Handmade Hero » Forums » Code » Day 19: Improving Audio Synchronization - Casting float to DWORD on day019 ̶r̶o̶u̶n̶d̶s̶ ̶t̶o̶ ̶n̶e̶a̶r̶e̶s̶t̶,̶ ̶r̶a̶t̶h̶e̶r̶ ̶t̶h̶a̶n̶ ̶t̶r̶u̶n̶c̶a̶t̶e̶s̶,̶ ̶t̶h̶e̶ ̶r̶e̶s̶u̶l̶t̶ ̶w̶i̶t̶h̶ ̶G̶C̶C̶
k2t0f12d
29 posts

I am fully functional, programmed in multiple techniques.

#10846 Day 19: Improving Audio Synchronization - Casting float to DWORD on day019 ̶r̶o̶u̶n̶d̶s̶ ̶t̶o̶ ̶n̶e̶a̶r̶e̶s̶t̶,̶ ̶r̶a̶t̶h̶e̶r̶ ̶t̶h̶a̶n̶ ̶t̶r̶u̶n̶c̶a̶t̶e̶s̶,̶ ̶t̶h̶e̶ ̶r̶e̶s̶u̶l̶t̶ ̶w̶i̶t̶h̶ ̶G̶C̶C̶
1 month, 2 weeks ago Edited by on Feb. 10, 2017, 8:52 a.m.

[EDIT] tl;dr its just a bug in my code. Casting floats to ints truncates.

Mārtiņš hit pretty close to the issue in this post when describing a specific intrinsic float to int cast that rounds to the nearest integer, rather than truncate. However, whilst using ordinary casting in GCC, I duplicated Casey's timing check:

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1006                            DWORD SleepMS = (DWORD)(1000.0f * (TargetSecondsPerFrame -
1007                                                               SecondsElapsedForFrame));


which eventually, quickly, and inevitably triggered the Assert (duped from HMH line 1016). It might run any number of passes through the game loop, but always managed to crash within the first three wraps of the audio ring buffer. After one of the crashes, I fetched the values of the elapsed seconds, the target seconds, then did the math by hand to find 200.56 became 201ms for the time to sleep. That was just enough to push it ever so slightly over my target seconds.

As it turns out, every other major compiler apart from Microsoft's does use the round to nearest intrinsic for their casts from float. Microsoft knows this and there is an open bug for it on their website.

̶F̶Y̶I̶,̶ ̶i̶f̶ ̶t̶h̶i̶s̶ ̶b̶u̶g̶ ̶w̶a̶s̶ ̶t̶o̶ ̶b̶e̶ ̶f̶i̶x̶e̶d̶,̶ ̶a̶n̶d̶ ̶y̶o̶u̶r̶ ̶c̶o̶d̶e̶ ̶d̶e̶p̶e̶n̶d̶s̶ ̶o̶n̶ ̶t̶r̶u̶n̶c̶a̶t̶i̶n̶g̶ ̶c̶a̶s̶t̶s̶ ̶f̶r̶o̶m̶ ̶f̶l̶o̶a̶t̶,̶ ̶y̶o̶u̶ ̶c̶o̶u̶l̶d̶ ̶h̶a̶v̶e̶ ̶s̶t̶r̶a̶n̶g̶e̶ ̶b̶u̶g̶s̶ ̶a̶p̶p̶e̶a̶r̶i̶n̶g̶ ̶i̶n̶ ̶y̶o̶u̶r̶ ̶p̶r̶o̶g̶r̶a̶m̶ ̶i̶f̶ ̶y̶o̶u̶ ̶u̶p̶d̶a̶t̶e̶d̶ ̶o̶r̶ ̶i̶n̶s̶t̶a̶l̶l̶e̶d̶ ̶a̶ ̶n̶e̶w̶ ̶v̶e̶r̶s̶i̶o̶n̶ ̶o̶f̶ ̶V̶i̶s̶u̶a̶l̶ ̶S̶t̶u̶d̶i̶o̶.̶

Though probably not a very good solution, subtracting 1ms from every calculation of time to sleep stopped the bug and allowed my Pure C version of this timing test to run. I use a gaming laptop with decent audio hardware, so I don't think I even *needed* to code Casey's logic around this and go directly to day 20's much more robust audio timing code, but in the pursuit I discovered some very useful diagnostics around compiler behavior, for which I am looking :)

I could be chasing an untamed ornithoid without cause
mmozeiko
Mārtiņš Možeiko
1247 posts
1 project
#10847 Day 19: Improving Audio Synchronization - Casting float to DWORD on day019 rounds to nearest, rather than truncates, the result with GCC
1 month, 2 weeks ago Edited by Mārtiņš Možeiko on Feb. 10, 2017, 6:05 a.m.

This is completely not true. GCC same as MSVC truncates. It would be a huge bug if GCC rounded instead of truncation, because C/C++ standard requires to truncate when casting. It would break so many different audio, math and graphics applications because they rely on this behavior.

Here's the program:
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#include <stdio.h>

int main()
{
    volatile float f = 1.6f;
    printf("%i\n", (int)f);
}

Output from gcc:
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$ gcc -O2 t.c && ./a.out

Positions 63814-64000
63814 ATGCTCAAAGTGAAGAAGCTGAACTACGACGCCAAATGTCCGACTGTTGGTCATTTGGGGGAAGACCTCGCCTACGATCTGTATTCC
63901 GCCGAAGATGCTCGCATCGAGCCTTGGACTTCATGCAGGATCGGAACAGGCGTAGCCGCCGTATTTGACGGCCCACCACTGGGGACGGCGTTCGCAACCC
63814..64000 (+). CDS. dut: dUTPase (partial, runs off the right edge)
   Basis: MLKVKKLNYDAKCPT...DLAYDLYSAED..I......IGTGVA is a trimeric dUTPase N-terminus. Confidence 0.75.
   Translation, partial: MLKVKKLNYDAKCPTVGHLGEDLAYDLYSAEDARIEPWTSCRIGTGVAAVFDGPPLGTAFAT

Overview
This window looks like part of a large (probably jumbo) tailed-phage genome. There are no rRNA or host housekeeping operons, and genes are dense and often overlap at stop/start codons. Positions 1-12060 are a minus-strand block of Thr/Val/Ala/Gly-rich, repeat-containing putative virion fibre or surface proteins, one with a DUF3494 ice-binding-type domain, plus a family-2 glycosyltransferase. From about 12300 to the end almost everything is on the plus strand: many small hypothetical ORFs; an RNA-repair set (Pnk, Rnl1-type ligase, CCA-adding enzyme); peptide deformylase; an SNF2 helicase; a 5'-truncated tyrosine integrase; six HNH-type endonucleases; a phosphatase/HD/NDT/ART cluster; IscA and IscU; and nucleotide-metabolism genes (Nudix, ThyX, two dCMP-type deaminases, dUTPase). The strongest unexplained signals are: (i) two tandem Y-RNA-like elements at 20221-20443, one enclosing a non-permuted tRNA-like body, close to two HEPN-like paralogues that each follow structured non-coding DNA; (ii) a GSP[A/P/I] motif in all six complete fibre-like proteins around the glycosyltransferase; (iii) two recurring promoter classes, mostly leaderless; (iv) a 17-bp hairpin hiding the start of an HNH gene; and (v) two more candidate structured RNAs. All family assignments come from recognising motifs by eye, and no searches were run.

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That issue on MS connect website is about performance and how use better optimizations to generate less instructions. Its not about trunctation vs rounding when casting to int.
k2t0f12d
29 posts

I am fully functional, programmed in multiple techniques.

#10849 Day 19: Improving Audio Synchronization - Casting float to DWORD on day019 rounds to nearest, rather than truncates, the result with GCC
1 month, 2 weeks ago

Okay. I tested that out on all my builds using the same flags etc etc as I do to build my platform code, and can confirm, cast from float to int truncates on all of them.

What was actually happening in my original printf was "%ul", sleepms, hence it was printing out 20 + an l, not 201.

(If I had been thinking about the size of that return it might have twigged that 201ms is a lot for one run through the game loop, but 20 isn't.)

Nevertheless, looking around for the bug turned up that bug report to Microsoft reporting that Everyone Else is Doing It, Why Not You, and it was a perfect storm that made be believe 100% that my compiler was rounding to the nearest int.

So back to square one. There's a bug in my audio timing code that's setting a sleep time that's a tiny bit too long, once in awhile.

I could be chasing an untamed ornithoid without cause
k2t0f12d
29 posts

I am fully functional, programmed in multiple techniques.

#10850 Day 19: Improving Audio Synchronization - Casting float to DWORD on day019 rounds to nearest, rather than truncates, the result with GCC
1 month, 2 weeks ago Edited by on Feb. 10, 2017, 10:01 a.m.

I rechecked all my code leading up to the calculation of sleepms, and it looks fine. At least as good as what was in HMH at the end of day 019 (bearing in mind, Casey left a comment on it saying it was probably buggy). I tested without subtracting 1ms from the sleep, several times. Although the crash happens randomly, the over sleep is very near two ten-thousandths of a second.

That made me think it could be my diagnostics and printf's eating up just enough clock time to oversleep. I removed them all and the Assert never fires.

It just seems to be *that* close there's no wiggle room in there ;)

[EDIT] Oh no wonder, I never add any frames of latency at all. My equiv of SoundOutput.LatencySampleCount is merely SamplesPerSecond / (GameUpdateHz / 2).

I could be chasing an untamed ornithoid without cause